The latest news from the US real estate market informs us that American landlords are looking at brighter times. However, the US is still recovering from the subprime crisis, and the housing market is definitely not yet spinning at its pre-crisis rates, nor is new construction as agile as it used to be.
The post-crisis conditions used to favour tenants who had an abundance of vacancies to choose from in most US regions. After the dust settled a little, however, the tides started turning slowly, and rentable apartments and houses in good locations are ever harder to come by. The stifled new construction is only deepening the shortages of rental properties in major cities; the lack of new properties in the market adds upward pressure on prices. Demand is still strong and there’s no easing up to look forward to until several major construction projects are finished.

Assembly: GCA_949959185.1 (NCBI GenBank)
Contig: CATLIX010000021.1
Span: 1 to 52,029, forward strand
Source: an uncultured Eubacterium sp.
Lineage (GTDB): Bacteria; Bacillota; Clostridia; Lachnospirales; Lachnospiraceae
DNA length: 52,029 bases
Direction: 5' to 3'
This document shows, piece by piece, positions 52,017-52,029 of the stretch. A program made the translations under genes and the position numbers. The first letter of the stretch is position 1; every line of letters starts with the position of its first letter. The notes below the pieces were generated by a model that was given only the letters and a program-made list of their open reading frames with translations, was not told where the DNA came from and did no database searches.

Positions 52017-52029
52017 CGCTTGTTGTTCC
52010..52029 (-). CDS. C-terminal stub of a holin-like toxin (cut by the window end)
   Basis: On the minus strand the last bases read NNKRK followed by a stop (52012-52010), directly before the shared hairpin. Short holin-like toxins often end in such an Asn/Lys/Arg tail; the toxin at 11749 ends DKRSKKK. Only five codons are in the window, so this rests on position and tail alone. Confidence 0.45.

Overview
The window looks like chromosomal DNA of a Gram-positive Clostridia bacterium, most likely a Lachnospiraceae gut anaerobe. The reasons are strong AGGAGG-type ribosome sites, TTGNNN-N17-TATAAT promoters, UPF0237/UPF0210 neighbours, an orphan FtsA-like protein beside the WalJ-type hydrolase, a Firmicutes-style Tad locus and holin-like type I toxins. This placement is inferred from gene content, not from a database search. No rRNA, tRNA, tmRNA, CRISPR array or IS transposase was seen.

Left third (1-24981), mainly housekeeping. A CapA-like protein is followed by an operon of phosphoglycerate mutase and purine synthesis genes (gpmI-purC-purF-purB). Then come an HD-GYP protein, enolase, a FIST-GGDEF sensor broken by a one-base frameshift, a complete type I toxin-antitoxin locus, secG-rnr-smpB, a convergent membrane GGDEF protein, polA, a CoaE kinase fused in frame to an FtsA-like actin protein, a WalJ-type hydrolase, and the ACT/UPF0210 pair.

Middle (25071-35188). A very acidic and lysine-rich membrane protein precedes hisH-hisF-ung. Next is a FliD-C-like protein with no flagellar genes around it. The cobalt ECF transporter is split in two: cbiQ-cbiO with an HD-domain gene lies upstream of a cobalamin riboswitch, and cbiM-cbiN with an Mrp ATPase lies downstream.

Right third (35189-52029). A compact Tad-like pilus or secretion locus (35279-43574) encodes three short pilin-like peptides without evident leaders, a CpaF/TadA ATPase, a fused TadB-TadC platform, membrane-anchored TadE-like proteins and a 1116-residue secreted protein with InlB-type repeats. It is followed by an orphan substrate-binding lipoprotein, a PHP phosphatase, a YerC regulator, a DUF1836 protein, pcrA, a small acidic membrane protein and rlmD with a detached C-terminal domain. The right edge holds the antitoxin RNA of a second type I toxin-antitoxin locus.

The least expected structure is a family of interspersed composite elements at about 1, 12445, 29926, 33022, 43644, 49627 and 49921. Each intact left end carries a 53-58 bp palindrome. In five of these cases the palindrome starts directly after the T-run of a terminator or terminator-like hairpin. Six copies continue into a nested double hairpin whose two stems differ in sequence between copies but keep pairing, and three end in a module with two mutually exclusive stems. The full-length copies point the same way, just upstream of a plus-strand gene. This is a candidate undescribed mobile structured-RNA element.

Avoid Rising Prices
Landlords across the nation love these conditions as they lend them a stronger position in price negotiations. Sure enough, there have been rent increases reported throughout the country. Landlords have upped their rents by 5% on average and are expected to take similar measures next year and in 2013 as well. In some areas (such as California), rents are expected to grow even faster — at a rate of 10% or more this year.
While the developments look rather steep, we should note that it’s the second nature of rent prices to grow in time. What’s more, rent levels have not reached their pre-crisis levels yet, which means there’s still room for them to grow.
The best option for US tenants is to try to negotiate a longer-term lease (two or more years instead of 12 months) that would allow them to lock their rent at a lower level — for this period, at least. This is a good way of protecting oneself from the periodical rent increases that have become the norm in real estate. Such arrangements will be especially handy if you’re expecting your rent to go up quickly.
Are you a renter in Vancouver? Please let us know about your experience in the comments.
Stay tuned for more real estate news from Canada and interesting observations from the rest of the world.